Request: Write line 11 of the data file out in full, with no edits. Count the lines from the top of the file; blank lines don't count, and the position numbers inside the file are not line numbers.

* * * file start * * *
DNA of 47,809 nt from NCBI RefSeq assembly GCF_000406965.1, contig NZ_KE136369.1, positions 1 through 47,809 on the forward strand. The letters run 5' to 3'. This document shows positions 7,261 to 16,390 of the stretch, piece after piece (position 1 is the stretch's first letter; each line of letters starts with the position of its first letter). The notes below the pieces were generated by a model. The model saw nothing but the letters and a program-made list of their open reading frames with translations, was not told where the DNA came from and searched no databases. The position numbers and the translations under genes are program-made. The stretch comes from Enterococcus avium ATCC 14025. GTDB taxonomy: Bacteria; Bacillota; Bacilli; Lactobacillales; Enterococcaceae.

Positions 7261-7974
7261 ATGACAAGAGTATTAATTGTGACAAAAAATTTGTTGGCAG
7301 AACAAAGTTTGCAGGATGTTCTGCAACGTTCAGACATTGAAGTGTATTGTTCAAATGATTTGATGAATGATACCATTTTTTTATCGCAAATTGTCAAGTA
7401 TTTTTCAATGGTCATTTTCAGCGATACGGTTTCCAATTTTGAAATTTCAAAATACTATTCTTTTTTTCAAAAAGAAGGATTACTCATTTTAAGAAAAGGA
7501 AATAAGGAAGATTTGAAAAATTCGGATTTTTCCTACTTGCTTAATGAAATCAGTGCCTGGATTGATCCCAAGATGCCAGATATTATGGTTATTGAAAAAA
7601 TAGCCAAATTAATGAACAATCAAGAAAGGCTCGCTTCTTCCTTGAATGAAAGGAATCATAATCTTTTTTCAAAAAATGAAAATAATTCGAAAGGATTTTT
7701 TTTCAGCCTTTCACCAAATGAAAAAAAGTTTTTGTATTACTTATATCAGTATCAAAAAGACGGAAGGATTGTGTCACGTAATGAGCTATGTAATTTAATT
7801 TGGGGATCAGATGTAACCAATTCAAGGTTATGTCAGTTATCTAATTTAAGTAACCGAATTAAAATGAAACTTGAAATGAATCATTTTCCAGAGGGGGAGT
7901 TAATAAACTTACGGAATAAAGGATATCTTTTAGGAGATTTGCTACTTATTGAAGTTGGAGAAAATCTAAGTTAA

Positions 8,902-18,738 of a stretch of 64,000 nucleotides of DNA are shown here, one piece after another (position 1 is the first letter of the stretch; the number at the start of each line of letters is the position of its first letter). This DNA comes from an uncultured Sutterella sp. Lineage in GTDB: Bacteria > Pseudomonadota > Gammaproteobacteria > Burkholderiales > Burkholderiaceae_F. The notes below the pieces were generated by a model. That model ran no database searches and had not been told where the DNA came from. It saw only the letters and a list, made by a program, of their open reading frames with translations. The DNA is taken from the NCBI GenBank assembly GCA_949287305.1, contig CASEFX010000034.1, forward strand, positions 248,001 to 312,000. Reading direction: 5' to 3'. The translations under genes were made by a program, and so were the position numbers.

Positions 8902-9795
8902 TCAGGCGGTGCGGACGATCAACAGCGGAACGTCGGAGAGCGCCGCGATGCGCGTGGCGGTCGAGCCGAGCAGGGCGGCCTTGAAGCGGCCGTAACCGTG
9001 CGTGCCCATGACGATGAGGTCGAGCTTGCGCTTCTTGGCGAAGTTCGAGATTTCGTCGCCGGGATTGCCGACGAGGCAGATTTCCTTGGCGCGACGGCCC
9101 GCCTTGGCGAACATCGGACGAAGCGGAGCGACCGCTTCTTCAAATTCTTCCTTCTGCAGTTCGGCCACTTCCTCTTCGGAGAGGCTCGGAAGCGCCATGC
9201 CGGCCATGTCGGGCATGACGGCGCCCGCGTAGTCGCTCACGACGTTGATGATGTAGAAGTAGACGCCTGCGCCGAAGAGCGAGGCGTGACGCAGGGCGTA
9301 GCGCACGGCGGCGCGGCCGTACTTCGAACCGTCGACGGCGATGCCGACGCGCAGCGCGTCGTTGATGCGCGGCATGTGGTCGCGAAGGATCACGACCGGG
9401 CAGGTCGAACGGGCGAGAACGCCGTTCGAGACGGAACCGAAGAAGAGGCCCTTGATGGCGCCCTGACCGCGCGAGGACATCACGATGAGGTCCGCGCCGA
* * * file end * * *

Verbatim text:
Positions 8,902-18,738 of a stretch of 64,000 nucleotides of DNA are shown here, one piece after another (position 1 is the first letter of the stretch; the number at the start of each line of letters is the position of its first letter). This DNA comes from an uncultured Sutterella sp. Lineage in GTDB: Bacteria > Pseudomonadota > Gammaproteobacteria > Burkholderiales > Burkholderiaceae_F. The notes below the pieces were generated by a model. That model ran no database searches and had not been told where the DNA came from. It saw only the letters and a list, made by a program, of their open reading frames with translations. The DNA is taken from the NCBI GenBank assembly GCA_949287305.1, contig CASEFX010000034.1, forward strand, positions 248,001 to 312,000. Reading direction: 5' to 3'. The translations under genes were made by a program, and so were the position numbers.